Test for stimulant was made a routine process this year: The drug clenbuterol offers athletes two benefits, as a stimulant and as an anabolic steroid - as long as its users are not caught. Oliver Gillie reports

THE DRUG found in the urine of two British weightlifters could until recently be used without fear of detection. A test to detect the drug, clenbuterol, in body fluids first became available last year and only began to be used in routine screening this year.

Dr David Cowan, director of the UK Drug Control Centre at King's College, London, said: 'Sports competitors may have thought they would beat the testing system but they were wrong.'

Clenbuterol is not available on prescription in Britain, although it is prescribed in Germany for asthma.

It is also used for doping race horses in the United States and has been used illegally in Ireland to increase weight in beef cattle. Two Irish farmers who were accidentally exposed to the drug died of side effects.

'When clenbuterol is given for asthma minute amounts are used,' Dr Cowan said. 'It is prescribed in 10 to 20 microgram doses for asthma while athletes who take it have been using it in milligram quantities (that is a hundred times the prescribed dose), according to documents like the underground steroid handbook.'

Clenbuterol has two actions that athletes find helpful - it acts both as a stimulant and as an anabolic steroid.

As a stimulant it increases adrenalin production, the body's fight and flight hormone, enabling an athlete to endure and compete for longer periods of time.

But in doing so, it overrides the body's control mechanism which tells the athlete when he or she has had enough and should rest. As a result there is a danger of death following excessive exertion.

One of the particular advantages that clenbuterol may give an athlete is dilation of the windpipe and associated tubes in the lungs, enabling him to obtain more oxygen and so stretch one crucial limiting factor to performance.

The anabolic steroid effect of clenbuterol is probably very similar to that of methandienone, the steroid found in tests on Jason Livingston, who was sent home from Barcelona at the same time as the two weightlifters.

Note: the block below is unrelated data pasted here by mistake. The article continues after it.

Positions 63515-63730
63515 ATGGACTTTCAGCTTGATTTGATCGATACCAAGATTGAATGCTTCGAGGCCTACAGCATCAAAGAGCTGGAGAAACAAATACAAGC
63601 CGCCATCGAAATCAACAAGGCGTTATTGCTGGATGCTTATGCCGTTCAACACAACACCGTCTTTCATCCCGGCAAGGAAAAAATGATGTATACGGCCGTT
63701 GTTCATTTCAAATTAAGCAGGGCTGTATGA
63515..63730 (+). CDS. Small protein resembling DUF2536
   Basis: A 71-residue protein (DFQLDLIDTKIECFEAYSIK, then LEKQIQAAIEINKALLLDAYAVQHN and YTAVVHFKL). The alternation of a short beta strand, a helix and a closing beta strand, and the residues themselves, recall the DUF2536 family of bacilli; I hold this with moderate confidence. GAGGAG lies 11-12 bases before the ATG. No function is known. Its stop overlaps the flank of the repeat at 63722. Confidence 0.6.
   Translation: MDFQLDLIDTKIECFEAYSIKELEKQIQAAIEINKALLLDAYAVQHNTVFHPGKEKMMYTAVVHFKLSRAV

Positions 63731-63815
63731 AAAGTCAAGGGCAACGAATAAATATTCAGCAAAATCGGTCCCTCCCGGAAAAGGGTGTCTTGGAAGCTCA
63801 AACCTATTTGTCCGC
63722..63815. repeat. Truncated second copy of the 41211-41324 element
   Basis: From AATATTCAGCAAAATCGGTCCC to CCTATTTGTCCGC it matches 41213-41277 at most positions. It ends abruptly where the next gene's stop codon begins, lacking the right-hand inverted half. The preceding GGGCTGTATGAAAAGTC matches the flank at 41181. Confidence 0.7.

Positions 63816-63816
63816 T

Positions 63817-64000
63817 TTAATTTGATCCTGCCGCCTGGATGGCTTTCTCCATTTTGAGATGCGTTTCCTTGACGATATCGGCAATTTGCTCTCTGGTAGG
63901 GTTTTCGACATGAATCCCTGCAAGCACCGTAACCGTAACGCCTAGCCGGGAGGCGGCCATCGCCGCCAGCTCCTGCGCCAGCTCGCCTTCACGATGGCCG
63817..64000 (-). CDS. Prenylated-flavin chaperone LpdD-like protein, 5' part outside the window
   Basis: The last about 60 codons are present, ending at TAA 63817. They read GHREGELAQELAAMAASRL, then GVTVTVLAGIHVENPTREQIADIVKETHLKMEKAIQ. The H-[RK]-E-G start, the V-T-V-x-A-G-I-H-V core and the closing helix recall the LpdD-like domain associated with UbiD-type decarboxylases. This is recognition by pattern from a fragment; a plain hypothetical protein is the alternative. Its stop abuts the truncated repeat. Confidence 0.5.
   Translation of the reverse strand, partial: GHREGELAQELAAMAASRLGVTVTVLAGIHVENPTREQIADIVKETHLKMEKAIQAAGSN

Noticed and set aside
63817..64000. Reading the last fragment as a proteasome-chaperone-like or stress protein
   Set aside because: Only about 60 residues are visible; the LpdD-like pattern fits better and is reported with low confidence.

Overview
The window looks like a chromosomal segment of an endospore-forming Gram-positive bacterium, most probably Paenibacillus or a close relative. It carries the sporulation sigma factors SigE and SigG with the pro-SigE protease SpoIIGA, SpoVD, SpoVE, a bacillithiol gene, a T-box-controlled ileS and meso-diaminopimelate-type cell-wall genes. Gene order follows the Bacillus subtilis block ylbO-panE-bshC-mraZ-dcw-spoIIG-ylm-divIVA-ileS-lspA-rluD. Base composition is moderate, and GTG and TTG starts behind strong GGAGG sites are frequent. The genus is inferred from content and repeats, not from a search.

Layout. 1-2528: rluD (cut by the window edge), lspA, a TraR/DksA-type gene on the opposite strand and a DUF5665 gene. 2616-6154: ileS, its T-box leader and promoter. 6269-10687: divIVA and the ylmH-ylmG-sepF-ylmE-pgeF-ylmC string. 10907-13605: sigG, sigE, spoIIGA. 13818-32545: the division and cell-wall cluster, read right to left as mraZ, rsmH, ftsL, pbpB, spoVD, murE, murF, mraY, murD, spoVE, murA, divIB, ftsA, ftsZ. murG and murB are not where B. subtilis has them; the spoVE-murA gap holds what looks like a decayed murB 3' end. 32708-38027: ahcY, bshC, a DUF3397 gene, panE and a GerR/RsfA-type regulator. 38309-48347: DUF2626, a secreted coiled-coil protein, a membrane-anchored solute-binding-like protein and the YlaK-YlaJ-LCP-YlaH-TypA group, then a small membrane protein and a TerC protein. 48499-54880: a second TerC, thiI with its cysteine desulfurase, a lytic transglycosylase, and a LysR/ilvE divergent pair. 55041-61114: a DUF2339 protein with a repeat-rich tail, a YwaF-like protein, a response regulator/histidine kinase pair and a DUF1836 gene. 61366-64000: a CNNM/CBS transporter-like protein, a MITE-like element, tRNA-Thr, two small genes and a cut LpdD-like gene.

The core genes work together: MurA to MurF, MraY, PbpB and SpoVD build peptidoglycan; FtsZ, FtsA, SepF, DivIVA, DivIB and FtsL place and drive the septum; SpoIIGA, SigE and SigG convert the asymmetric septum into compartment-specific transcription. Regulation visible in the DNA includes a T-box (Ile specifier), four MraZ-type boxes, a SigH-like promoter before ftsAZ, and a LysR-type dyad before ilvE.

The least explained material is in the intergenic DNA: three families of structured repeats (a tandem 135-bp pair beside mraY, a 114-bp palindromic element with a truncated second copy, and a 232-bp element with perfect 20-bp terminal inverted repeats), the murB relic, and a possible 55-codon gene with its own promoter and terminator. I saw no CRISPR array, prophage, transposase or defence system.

Methandienone is better known as Dianabol, its trade name when marketed by Ciba Geigy, the Swiss pharmaceutical company. It has not been made by Ciba Geigy since 1969 but is still made in India, the United States and Mexico, and is distributed in Europe on the black market.

Steroids stimulate muscle development in women and in boys. Adult males do not seem to develop increased muscle as a direct result of taking steroids. When male students are given the drug in double blind trials and follow a prescribed training schedule they do not develop more muscle than students given dummy tablets. However, athletes who take the drugs when training according to their own schedules do put on more muscle than athletes given dummy tablets. The reason for this is almost certainly the psychological effect of steroids, which are closely related to the male hormone testosterone.

Men become more aggressive and competitive when taking steroids. This enables them to push themselves further in training and so put on more muscle than when not using the drugs. They also help to give athletes an extra edge in competition. Women who take them develop extra male competitiveness but also risk developing the secondary male characteristics such as body hair and voice change.

Steroids also have numerous side effects. They can cause muscle cramps that interfere with performance and the accumulation of fluid which puts an extra load on the heart. This may increase blood pressure and so incur a risk of stroke in vulnerable people.

At the Drug Control Centre in King's College scientists now perform six broad screening tests on each sample of urine.

These tests, in effect, screen for hundreds of drugs. Samples that fail the test are then examined in more detail.

'We work to a very high standard,' Dr Cowan said. 'We must be absolutely certain that we do not accuse anyone falsely. Our findings have to be able to stand up in a court of law because any athlete who believed he was wrongly accused has recourse to the courts.'

However, the system is not yet entirely foolproof. There is still the possibility of athletes using drugs to assist in training between competitions, particularly in Germany and the United States where random testing is not yet fully accepted or implemented.

It is also possible to cheat by using the natural male hormone testosterone. The internationally accepted test for testosterone measures it with reference to another natural hormone, epitestosterone.

When testosterone is taken alone, the ratio of the two substances is distorted. However, it is possible to evade detection by taking epitestosterone as well. Dr Cowan can detect such evasion by measuring the proportion of testosterone in the body with reference to another natural substance, luteinising hormone, which cannot be mimicked.

'A competitor who is very smart might beat our tests but he would always be gambling,' Dr Cowan said.

'I don't think I could do it with absolute certainty and I know how the tests work.'

Have you tried new the Independent Digital Edition apps?
ebooksAn evocation of the conflict through the eyes of those who lived through it
A model of a Neanderthal man on display at the National Museum of Prehistory in Dordogne, France